November 1988 | Volume 39, Issue 7
When a quirky genius who is also the greatest American architect of his time sets out to redesign the way people live, then the results are likely to be at the very least arresting. And Frank Lloyd Wright’s chairs and desks and inkwells are every bit as arresting as his houses.
It would be a shame to raise a handsome house only to fill it with ugly furniture. Wright was well aware of this, and early on he started creating not only walls and roofs but the tables, chairs, and beds that went into his houses. To guard against a distracted householder who might buy less than perfect porcelain or silver, he went on to design a host of implements. Just how well his notions have held up was proved in a recent Christie’s Park Avenue auction: a table lamp in geometric forms with a glass shade, which he designed shortly after the turn of the century, sold for more than seven hundred thousand dollars.
A number of Wright’s designs have survived, some of which were not carried out at the time they were made. Such is the case of the covered sterling silver bowl on the opposite page. Originally conceived in 1930 for the Leerdam Company, a Dutch firm, but not actually produced, it was part of a set of silver and glass ware of which only a flower vase was made. Recently, Tiffany, in New York City, after obtaining permission from Taliesin, the foundation set up by Wright that now owns the bulk of his designs, has begun to make both these and other pieces, such as plates and coffee cups of the pattern once used at the Imperial Hotel in Tokyo.
The covered bowl, in fact, is a direct result of those 1922 Imperial Hotel designs. The hexagonal shapes and diagonal motifs, the sharp angles, and the openwork handles are similar to those of the sugar bowl of a coffee service that was designed for the hotel and used there throughout the twenties and thirties. Even great creators sometimes recycle their own work. The stark, almost Cubist look of the covered bowl and the massive proportions that give it such presence were very much in accord with Frank Lloyd Wright’s philosophy. From the very beginning, in his pre-World War I Prairie houses, Wright had shown his fascination with clean, uncluttered, yet expressive forms. Massive beams, wide overhanging balconies, and strong horizontal and vertical elements created majestic volumes in which life seemed both grander and simpler, if sometimes a little austere. To enter a Wright-designed house today is still to experience a lift of one’s spirits, the realization that we can live in surroundings just as beautiful, in their own way, as a Gothic cathedral or a Baroque palace.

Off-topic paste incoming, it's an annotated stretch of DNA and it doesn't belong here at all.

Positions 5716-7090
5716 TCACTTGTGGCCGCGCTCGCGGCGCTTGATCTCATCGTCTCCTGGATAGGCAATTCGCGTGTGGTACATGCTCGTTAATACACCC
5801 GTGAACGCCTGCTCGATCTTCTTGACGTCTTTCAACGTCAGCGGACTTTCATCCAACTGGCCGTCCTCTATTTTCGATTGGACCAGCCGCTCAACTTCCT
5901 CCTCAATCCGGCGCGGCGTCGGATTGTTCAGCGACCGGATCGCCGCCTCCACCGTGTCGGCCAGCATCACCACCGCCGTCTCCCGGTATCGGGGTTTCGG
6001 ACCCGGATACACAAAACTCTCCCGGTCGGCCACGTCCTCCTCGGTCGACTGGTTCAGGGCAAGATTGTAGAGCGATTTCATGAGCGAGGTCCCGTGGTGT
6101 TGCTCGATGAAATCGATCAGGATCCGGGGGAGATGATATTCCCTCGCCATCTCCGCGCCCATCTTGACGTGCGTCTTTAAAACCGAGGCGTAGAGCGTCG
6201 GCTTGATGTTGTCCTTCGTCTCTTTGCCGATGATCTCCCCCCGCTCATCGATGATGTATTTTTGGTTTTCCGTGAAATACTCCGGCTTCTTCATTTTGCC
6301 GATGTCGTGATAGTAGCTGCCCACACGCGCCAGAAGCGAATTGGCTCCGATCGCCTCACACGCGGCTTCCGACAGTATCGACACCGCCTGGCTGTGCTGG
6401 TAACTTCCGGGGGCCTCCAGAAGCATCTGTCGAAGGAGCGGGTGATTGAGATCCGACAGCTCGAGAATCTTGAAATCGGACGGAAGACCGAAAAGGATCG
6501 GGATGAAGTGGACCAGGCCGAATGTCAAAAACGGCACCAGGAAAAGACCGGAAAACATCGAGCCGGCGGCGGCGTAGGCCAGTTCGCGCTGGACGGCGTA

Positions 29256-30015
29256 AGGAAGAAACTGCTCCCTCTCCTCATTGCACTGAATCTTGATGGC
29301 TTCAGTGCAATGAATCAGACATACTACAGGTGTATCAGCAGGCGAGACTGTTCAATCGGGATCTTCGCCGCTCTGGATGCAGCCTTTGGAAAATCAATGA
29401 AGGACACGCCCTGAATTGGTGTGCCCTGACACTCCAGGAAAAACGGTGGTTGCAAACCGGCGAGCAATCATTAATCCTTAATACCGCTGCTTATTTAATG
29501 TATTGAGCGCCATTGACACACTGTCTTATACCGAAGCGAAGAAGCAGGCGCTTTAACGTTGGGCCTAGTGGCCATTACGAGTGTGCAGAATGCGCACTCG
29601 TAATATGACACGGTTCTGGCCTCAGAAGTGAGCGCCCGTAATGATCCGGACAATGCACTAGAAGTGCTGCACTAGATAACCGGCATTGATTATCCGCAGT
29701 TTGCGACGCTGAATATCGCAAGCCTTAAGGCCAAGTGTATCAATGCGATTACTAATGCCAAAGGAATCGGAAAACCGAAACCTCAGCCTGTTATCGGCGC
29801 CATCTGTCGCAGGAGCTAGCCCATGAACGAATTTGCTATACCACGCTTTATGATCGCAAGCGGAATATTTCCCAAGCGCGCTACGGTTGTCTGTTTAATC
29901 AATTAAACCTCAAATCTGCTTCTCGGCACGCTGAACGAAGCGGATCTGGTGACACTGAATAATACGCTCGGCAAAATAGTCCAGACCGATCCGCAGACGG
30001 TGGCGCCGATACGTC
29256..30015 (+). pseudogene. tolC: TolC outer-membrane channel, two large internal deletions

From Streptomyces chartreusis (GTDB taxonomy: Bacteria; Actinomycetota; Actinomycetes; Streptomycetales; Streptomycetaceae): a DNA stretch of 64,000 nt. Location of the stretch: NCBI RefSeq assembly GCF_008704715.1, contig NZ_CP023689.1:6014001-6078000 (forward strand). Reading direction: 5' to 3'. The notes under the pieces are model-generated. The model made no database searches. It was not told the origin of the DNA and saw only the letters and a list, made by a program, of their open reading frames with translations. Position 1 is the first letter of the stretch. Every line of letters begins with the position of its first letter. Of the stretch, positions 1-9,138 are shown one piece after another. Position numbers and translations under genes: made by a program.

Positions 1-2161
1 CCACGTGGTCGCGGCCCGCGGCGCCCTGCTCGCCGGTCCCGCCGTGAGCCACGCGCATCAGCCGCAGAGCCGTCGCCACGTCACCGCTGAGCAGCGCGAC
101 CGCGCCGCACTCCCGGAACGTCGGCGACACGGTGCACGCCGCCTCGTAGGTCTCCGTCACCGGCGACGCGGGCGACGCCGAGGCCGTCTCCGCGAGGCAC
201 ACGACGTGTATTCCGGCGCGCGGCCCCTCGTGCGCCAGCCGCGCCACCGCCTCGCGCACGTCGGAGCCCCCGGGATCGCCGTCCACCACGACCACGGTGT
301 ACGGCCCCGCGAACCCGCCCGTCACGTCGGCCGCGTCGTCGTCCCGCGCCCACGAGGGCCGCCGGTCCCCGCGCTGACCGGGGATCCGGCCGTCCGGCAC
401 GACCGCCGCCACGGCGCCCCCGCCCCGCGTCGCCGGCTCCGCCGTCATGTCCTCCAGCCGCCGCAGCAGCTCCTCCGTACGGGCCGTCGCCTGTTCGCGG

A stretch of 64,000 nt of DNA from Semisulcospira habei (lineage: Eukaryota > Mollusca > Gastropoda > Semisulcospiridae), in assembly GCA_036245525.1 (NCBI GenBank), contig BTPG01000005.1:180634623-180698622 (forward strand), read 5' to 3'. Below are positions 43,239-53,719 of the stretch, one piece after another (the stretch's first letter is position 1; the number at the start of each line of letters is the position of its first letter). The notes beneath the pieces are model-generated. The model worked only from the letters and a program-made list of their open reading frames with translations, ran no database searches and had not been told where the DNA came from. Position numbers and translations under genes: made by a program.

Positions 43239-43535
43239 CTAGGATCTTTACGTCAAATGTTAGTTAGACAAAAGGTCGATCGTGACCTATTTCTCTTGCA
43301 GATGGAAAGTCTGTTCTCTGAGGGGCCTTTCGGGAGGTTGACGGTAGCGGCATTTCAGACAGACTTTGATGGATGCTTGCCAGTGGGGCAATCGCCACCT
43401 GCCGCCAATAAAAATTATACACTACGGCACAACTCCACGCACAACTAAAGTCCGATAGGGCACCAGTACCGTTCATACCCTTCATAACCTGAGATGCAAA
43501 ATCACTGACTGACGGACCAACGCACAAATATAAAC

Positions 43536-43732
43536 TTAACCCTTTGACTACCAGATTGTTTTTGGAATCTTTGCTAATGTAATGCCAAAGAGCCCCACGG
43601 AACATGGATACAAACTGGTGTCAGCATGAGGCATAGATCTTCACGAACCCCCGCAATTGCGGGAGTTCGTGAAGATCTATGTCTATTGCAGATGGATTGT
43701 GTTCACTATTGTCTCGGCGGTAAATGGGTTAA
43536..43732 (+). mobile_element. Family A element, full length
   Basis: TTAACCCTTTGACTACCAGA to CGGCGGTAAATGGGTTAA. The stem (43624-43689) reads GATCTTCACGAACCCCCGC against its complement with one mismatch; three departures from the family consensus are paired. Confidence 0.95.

Like all great architects, Wright understood that his buildings were part of an environment. His Johnson Wax Research Tower at Racine, Wisconsin, soars up as a counterpoise to the endless stretch of the flat Midwestern plain. At other times Wright chose to build in accordance with the nature of the landscape. The most illustrious example of this is Falling Water, in western Pennsylvania, a house poised on a rock over a natural waterfall, whose massive horizontal terraces seem to float above the water but are anchored to the ground by a strong vertical core built of the local stone. Thrilling though it is to see the house from the outside, the interior offers perhaps an even better example of Wright the designer, not only for imaginative use of space but for the unexpected tall, narrow windows in the core of the house and the mostly built-in furniture designed by the architect.
On the whole, Wright deplored the fact that people insisted on sitting, or even reclining, and that they used a variety of objects (including books) that were not designed by him. Talk to anyone who has actually lived in one of his houses and you will get the strong feeling that he considered the residents an especially pernicious form of clutter.
Still, he did his best to provide so complete a setting that not even people could ruin it. That, of course was not wholly new. The Austrian artisans of the Wiener Werkstätte at the turn of the century had also wanted to create overall, harmonious environments, as had the American Arts and Crafts movement; but Wright took it all a large step further.
It was therefore logical for him to design tableware. Indeed, there is little he did not design, from textiles to be used as curtains, upholstery, or rugs to furniture, silver, glass, and porcelain; and always his own geometric, yet personal, style is recognizable. Even so, he no doubt regretted that this was not a Frank Lloyd Wright world; he must have also deplored the fact that objects he had created would be used in buildings he had not designed. In spite of that, the power of the large, simple forms is almost as evident in the covered bowl as it is in one of the master’s houses, so that the simplest object becomes a lesson in architecture. Here, in a silver bowl, what we see is not just a period piece but the very reflection of genius.